You may not be familiar with the name Rainer Zellner, but if you're a mandolin player, you ought to remember the name. In addition to supplying sixteen fine instrumental tunes on Cold Frosty Morning, he also includes a nice booklet of transcriptions of the mandolin breaks. This is not a beginner's tape, though.
Zellner is an accomplished player, with a clean style which reminds one of Jimmy Gaudreau. The tunes are not slowed down or simplified for the beginning mandolin player, and the tape stands on its own merits as an excellent instrumental collection.
The first side is devoted to eight traditional Irish tunes, with Zellner himself playing the lead mandolin, mandola and some outstanding rhythm guitar. There's a variety of musical styles here with plenty of goodies to add to your bag of licks. Buffalo Hornpipe and the title cut particularly stand out.
Side two consists primarily of standard bluegrass tunes, including the almost-obligatory cross-picked Home Sweet Home. Still, the playing is lyrical and bouncy and the tunes don't actually sound overdone. Some aren't, in fact. Town & Country Fiddler is a welcome addition to the standard fare. The overall sound quality is excellent, except for the mandolin/banjo medley of Goldrush and Big Mon which sounds as if it were recorded in a separate session on inferior equipment. I wish Zellner had re-recorded that cut.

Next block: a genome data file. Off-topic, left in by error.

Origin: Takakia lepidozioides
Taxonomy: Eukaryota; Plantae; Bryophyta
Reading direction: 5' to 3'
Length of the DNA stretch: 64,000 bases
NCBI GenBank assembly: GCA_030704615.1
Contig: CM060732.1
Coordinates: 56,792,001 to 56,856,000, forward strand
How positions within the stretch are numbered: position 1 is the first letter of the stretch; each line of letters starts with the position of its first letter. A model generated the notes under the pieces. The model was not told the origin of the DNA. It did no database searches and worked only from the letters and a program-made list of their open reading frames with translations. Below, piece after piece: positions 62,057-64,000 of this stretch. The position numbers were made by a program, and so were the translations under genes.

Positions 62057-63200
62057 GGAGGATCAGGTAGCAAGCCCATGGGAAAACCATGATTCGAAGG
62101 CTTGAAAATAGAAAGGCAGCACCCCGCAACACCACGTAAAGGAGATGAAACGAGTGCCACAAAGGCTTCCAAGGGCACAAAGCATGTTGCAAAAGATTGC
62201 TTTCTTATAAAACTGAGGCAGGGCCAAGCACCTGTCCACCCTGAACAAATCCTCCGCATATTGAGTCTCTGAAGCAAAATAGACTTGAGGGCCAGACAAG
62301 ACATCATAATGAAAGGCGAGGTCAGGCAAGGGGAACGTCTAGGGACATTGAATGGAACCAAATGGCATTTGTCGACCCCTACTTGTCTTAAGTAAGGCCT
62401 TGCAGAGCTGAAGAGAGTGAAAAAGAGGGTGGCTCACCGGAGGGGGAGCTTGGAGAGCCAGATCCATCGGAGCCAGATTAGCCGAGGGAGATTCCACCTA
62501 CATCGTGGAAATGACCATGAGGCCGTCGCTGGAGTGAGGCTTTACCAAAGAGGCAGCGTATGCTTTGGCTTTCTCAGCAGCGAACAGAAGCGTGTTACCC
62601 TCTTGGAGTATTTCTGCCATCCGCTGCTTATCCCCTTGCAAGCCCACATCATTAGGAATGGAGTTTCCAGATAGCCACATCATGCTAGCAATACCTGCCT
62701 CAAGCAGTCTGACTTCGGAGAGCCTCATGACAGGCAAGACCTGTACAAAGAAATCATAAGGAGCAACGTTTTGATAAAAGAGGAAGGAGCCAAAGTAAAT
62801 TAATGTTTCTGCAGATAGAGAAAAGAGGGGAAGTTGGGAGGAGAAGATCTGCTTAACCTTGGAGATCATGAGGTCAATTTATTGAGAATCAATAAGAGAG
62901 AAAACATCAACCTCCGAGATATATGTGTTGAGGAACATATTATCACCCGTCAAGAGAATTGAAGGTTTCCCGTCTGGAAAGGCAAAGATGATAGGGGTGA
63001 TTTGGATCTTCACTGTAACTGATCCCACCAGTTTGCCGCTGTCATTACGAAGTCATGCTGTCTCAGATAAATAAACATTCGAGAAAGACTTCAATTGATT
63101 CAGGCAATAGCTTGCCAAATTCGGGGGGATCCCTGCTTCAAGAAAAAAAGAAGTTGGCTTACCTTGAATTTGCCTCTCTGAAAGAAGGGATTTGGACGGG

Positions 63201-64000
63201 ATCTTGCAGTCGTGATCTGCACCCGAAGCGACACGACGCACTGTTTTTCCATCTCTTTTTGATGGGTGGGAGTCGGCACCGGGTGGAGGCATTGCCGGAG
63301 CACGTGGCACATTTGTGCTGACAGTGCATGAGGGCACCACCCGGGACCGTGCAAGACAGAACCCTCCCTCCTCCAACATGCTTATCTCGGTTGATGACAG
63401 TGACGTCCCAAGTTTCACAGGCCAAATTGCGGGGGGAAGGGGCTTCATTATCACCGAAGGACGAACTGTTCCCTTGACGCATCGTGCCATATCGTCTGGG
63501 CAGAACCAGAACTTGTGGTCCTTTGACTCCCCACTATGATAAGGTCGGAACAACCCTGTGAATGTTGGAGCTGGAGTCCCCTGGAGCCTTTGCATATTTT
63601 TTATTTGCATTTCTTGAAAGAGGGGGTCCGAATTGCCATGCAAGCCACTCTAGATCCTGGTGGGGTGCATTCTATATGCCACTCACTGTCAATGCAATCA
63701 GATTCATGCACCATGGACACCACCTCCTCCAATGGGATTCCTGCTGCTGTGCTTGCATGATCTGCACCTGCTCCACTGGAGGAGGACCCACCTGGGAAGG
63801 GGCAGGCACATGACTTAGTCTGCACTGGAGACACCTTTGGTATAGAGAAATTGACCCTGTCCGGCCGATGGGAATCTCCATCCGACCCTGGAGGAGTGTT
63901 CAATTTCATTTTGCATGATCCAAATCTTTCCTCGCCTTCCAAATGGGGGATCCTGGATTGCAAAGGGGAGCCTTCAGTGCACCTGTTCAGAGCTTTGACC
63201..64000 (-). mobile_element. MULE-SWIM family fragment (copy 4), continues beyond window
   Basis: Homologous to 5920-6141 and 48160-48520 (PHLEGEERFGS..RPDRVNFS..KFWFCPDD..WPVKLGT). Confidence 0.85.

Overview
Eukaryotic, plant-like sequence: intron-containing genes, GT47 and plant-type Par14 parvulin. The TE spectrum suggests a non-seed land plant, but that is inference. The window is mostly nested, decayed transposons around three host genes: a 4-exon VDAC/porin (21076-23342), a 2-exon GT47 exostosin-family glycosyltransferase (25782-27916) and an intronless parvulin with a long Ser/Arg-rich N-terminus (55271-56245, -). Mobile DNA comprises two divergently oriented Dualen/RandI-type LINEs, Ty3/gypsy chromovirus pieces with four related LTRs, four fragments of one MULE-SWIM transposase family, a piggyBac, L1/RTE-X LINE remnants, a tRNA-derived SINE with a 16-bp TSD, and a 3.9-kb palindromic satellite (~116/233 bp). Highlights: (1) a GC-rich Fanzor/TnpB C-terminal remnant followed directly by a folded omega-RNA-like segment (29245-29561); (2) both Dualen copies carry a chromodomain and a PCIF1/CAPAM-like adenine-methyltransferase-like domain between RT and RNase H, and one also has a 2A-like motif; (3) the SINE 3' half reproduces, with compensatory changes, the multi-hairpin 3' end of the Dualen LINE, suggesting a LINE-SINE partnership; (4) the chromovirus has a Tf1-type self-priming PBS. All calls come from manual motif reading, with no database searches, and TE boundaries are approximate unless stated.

Zellner uses both tablature and standard musical notation for the transcriptions, so you don't need to understand German to make sense of the music. The text of the booklet is in German, but that hardly makes a difference. There are short notes with each tune giving some background and an occasional hint about the arrangements, but you won't miss much if your German is rusty or non-existent. Nearly everything you really need is in the tabs. There is also the usual review of mandolin fundamentals (hammer-ons, pull-offs, slides, tremolo, etc), but anyone not familiar with these is going to find this tape tough sledding. He also includes a separate insert with the transcriptions of alternative breaks for several of the tunes.
What is nice about Cold Frosty Morning is that it's a tape full of excellent music, fully deserving of a place on the shelf beside the likes of Doyle Lawson, David Grisman or even Bill Monroe. What makes it terrific is that the instruction booklet shows the intermediate player how it's done. We could use a lot more collections like this.